The story centers around a Mexican-American community in the Midwest, trying to save a family business from basically being taken over by folks who should not be taking it over but can maneuver the legal system and bend things to their will - which they have been doing for many decades. The premise is good; there are the right amount of different side plots going on. There is the bar that they are trying to save, and there is the family aspect of the whole story. There is the reason that the FMC left the small town in the first place, and there are all of the family member side stories. There is a lot going on, but it all makes sense. The MMC's family life is also complicated. I loved the family dynamics, and I loved how the family was really there for each other. I really liked the paranormal elements: they do not change a lot, but it was a nice element within the story, especially at the end. The history that is outlined throughout the book, about the Mexican immigrants who helped build railways in the Midwest, was fascinating, and totally new to me.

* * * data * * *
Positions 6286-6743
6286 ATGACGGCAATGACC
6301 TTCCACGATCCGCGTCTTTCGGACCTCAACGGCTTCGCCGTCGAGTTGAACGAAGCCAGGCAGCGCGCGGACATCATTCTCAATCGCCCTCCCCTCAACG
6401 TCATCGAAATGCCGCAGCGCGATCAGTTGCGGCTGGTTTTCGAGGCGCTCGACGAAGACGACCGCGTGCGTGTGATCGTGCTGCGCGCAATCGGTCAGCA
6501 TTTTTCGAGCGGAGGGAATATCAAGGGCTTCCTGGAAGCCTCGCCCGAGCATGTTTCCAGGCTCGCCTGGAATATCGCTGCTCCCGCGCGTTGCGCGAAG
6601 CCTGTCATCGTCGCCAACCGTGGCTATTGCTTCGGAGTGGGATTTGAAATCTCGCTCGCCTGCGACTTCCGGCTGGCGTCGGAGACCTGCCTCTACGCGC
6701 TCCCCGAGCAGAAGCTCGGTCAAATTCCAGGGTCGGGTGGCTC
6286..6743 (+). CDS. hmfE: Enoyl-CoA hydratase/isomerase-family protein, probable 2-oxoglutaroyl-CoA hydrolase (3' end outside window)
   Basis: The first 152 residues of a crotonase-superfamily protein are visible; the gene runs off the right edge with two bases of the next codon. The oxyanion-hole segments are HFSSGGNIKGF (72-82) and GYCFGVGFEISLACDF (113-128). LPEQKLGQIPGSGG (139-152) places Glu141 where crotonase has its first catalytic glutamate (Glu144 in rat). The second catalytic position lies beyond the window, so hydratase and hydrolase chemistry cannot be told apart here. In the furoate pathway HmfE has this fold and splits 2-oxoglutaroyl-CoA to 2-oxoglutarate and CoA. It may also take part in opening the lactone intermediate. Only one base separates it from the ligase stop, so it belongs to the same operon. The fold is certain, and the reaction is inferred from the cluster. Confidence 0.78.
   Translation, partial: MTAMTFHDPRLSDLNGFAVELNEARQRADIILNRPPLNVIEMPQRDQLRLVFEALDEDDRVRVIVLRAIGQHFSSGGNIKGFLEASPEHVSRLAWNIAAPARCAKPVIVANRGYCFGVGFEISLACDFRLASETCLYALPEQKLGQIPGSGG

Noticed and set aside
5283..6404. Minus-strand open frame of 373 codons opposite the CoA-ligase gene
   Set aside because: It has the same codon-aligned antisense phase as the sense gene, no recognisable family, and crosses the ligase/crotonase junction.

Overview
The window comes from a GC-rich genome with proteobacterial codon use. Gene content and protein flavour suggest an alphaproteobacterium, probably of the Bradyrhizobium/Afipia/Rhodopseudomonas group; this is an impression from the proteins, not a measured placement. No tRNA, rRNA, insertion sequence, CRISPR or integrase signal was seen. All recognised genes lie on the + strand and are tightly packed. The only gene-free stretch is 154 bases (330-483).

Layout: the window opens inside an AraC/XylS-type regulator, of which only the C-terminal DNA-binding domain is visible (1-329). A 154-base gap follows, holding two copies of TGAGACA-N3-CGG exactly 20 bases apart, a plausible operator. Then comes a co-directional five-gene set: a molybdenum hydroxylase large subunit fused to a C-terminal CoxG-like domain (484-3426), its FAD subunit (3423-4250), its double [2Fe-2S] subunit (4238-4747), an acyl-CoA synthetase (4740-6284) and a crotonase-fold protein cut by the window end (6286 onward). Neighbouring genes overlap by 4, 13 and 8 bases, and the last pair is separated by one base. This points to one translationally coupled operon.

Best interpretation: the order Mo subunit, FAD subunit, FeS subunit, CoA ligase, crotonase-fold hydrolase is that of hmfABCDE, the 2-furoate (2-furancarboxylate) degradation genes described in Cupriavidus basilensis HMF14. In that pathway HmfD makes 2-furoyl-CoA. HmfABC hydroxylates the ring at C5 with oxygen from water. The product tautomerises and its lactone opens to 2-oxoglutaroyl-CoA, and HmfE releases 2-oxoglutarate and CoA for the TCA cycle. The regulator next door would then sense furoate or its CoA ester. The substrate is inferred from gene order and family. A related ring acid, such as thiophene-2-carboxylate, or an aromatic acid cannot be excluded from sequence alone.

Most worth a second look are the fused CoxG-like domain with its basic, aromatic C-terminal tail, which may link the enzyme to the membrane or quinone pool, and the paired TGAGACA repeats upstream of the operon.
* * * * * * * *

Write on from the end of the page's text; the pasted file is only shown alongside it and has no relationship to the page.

I did soften towards the FMC as I went through the book. However, here is where it gets complicated. In the end, I still did not love her, and I still did not quite buy how faithful the MMC was to her. He is willing to put up with quite a bit of her nonsense, and he totally takes her insults, even when they are crafted to be as hurtful as possible. The root cause of why she feels this way, why she is so distrustful, that is the thing that I had trouble grasping. Again, I do not know the kind of powerlessness within the racism that she experiences. But, major spoiler alert, the reason that she is at odds with her parents is that they sent her away when she was 16 to avoid her facing jail time, essentially, or juvenile detention time. They asked her to come back two years later. So from ages 16 to 18, she lived with a cousin in Chicago, and by age 18, she has written absolutely everybody off. And that was the part that I did not understand. To me, the parents' decision was an absolute no-brainer: they wanted to avoid her having a permanent record, and the deck was stacked against her, including in the way that the town operates (all of the white privilege generally, and that the most powerful family in town was after them, looking to get them). That would have been an absolute disaster. She would have come out with a terrible record, she would have been in the system for a long time. The parents were completely correct that that would not have gone well. Is that fair? No. But should she have held the parents' decision against them? Absolutely not. They made the right decision, and if she had come back when she was 18, things may have been quite different. Or at least she could have visited, or the parents could have visited, or something like that. Cutting off the parents, holding it against them, and being so vicious towards them for so many years - I think it was 13 years - was a stretch for me that exacerbated my lack of faith in the FMC.